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Recovery emboldens builders

Blog by The Schacter Team | September 10th, 2009


Vancouver's housing starts lead nation


Housing starts in the Vancouver area surged by a nation-leading 84 per cent between July and August as builders were emboldened by the recovering resale market.

Seasonally adjusted annual starts in the area soared from 5,600 in July to 10,300 last month, Canada Mortgage and Housing Corp. said yesterday.

CMHC senior market analyst Robyn Adamache said she expects the trend towards more starts to continue, if not with the same monthly magnitude.

"We've seen several very solid months of resale-market activity that sets the tone for any housing market," Adamache said. "That's making everybody feel a little more confident about starting that next project."

Greater Vancouver Home Builders Association CEO Peter Simpson said builders have sold their standing inventory and have been enjoying success with new projects since the early summer.

"That results in higher starts and puts more people back to work," he said.

Still, actual starts for August in the Vancouver area are down 41 per cent from last year. For the year to date, they're off 65 per cent. CMHC expects starts for the area in 2009 to be down about 50 per cent from last year's level.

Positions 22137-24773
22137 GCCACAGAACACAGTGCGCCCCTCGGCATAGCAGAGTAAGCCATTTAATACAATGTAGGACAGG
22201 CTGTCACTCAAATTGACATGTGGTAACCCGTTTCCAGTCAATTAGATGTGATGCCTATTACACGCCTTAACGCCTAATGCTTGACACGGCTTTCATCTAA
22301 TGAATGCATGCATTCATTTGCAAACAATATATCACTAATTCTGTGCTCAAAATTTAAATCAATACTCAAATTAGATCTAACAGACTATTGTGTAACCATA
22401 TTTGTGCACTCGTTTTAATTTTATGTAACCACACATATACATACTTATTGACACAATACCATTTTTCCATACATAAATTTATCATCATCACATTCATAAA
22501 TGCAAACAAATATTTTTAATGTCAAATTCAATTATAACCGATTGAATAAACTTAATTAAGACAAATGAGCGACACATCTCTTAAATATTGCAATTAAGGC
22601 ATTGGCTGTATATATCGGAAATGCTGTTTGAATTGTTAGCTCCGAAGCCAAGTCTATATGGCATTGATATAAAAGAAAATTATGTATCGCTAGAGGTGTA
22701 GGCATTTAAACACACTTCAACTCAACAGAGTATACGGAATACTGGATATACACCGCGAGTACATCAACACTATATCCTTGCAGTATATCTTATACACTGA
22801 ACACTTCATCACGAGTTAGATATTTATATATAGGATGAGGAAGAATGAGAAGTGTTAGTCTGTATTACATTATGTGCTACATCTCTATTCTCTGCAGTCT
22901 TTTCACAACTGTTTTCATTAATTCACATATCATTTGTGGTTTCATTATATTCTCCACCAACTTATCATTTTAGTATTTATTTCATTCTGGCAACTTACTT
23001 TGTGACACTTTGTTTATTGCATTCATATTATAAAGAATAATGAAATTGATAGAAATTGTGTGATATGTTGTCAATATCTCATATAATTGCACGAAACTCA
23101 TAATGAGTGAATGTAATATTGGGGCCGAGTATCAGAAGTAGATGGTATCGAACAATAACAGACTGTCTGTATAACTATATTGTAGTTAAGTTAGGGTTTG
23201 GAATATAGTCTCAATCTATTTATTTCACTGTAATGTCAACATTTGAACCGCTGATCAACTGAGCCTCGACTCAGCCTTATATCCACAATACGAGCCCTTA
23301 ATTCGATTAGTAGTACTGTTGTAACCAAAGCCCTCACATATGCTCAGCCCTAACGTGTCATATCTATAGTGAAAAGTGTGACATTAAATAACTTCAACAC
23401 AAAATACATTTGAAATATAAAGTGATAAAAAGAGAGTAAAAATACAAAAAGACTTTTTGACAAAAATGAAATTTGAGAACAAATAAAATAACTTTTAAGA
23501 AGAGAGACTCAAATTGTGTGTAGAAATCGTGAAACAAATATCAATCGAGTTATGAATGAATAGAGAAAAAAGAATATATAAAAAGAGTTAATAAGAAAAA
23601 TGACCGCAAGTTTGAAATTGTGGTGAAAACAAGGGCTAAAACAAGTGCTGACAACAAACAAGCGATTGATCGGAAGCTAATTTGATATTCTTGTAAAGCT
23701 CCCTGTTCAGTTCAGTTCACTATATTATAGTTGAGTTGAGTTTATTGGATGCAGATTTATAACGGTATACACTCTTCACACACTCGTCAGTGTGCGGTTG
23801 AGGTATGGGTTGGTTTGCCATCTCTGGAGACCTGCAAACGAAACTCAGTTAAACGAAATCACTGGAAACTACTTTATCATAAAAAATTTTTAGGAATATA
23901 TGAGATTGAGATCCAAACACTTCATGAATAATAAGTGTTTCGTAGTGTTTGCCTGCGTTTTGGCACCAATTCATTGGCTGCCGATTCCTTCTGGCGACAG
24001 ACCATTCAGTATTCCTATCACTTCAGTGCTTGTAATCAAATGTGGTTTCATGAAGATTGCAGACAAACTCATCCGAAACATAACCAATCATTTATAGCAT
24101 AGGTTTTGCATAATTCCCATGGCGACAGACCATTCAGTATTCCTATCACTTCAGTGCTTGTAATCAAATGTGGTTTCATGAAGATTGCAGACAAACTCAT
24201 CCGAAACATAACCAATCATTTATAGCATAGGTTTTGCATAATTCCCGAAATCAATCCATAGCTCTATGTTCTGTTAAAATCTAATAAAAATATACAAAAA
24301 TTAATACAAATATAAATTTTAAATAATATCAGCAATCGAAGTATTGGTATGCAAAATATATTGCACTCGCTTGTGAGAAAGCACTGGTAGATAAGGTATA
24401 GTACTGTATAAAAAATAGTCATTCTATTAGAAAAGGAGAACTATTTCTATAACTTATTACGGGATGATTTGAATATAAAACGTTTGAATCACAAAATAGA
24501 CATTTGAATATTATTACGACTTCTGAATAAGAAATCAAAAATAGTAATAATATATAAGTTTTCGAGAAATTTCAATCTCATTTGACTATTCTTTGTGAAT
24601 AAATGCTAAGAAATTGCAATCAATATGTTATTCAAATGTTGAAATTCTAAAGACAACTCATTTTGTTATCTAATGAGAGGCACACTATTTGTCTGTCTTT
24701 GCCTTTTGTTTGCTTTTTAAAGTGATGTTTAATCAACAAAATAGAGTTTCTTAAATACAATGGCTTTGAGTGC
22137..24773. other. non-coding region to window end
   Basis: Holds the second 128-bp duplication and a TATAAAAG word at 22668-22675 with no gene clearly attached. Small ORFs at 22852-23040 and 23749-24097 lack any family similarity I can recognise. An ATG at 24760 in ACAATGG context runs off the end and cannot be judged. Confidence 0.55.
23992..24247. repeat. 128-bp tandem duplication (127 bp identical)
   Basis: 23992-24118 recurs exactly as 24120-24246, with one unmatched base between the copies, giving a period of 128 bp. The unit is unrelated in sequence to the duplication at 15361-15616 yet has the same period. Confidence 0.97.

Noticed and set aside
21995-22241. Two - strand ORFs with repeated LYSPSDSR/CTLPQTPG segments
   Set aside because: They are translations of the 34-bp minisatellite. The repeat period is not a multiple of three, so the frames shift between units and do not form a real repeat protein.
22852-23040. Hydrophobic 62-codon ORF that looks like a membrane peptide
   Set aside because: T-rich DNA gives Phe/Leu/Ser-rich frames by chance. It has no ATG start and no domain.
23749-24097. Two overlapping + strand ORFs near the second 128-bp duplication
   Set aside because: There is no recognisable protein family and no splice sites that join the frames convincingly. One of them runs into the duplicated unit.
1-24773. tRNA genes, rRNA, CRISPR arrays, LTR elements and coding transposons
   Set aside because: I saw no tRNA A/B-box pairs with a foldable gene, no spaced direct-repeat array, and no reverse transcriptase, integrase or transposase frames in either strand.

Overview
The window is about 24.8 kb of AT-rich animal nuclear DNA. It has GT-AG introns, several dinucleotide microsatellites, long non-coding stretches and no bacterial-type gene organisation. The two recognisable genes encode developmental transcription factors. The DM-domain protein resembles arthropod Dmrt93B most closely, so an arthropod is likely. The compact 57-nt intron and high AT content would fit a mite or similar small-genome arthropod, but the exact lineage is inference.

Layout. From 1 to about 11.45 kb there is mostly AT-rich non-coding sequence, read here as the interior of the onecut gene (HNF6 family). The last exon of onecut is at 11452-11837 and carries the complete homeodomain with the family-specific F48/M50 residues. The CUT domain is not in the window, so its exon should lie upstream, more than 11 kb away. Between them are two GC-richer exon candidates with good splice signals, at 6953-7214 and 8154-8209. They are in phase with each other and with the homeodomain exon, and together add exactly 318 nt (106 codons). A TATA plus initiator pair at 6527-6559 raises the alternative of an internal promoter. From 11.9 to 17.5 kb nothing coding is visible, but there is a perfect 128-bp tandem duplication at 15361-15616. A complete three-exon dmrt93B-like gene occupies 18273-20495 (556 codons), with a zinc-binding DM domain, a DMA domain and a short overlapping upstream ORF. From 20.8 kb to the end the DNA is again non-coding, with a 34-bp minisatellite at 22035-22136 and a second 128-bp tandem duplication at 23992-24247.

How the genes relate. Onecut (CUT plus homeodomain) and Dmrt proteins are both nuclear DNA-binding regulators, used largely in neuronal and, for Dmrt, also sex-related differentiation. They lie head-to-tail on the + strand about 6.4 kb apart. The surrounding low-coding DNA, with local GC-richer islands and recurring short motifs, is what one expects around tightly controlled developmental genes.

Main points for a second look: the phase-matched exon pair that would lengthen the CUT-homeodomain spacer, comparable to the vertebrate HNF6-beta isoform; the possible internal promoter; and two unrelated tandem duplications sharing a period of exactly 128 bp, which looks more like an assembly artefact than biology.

Urban housing starts in B.C. also led the nation between July and August, jumping 56 per cent at a seasonally adjusted annual rate Nationally, home construction rose by a greater-than-expected 12.1 per cent in August.

Separately, RBC Economics said that owning a home in Canada is getting more affordable but that trend could soon end. "The national home affordability level has been restored to pre-housing boom levels," said Robert Hogue, RBC senior economist said.

"However, the recuperative phase of the affordability cycle seems to be drawing to a close with housing prices firming up in many parts of the country and mortgage rates no longer trending downward."

In Vancouver, the proportion of pre-tax income needed to maintain a detached bungalow was 63.4 per cent, the highest among large Canadian cities.

In Toronto, ownership costs worked out to 46.5 per cent, while in Calgary it was 35.7 per cent.

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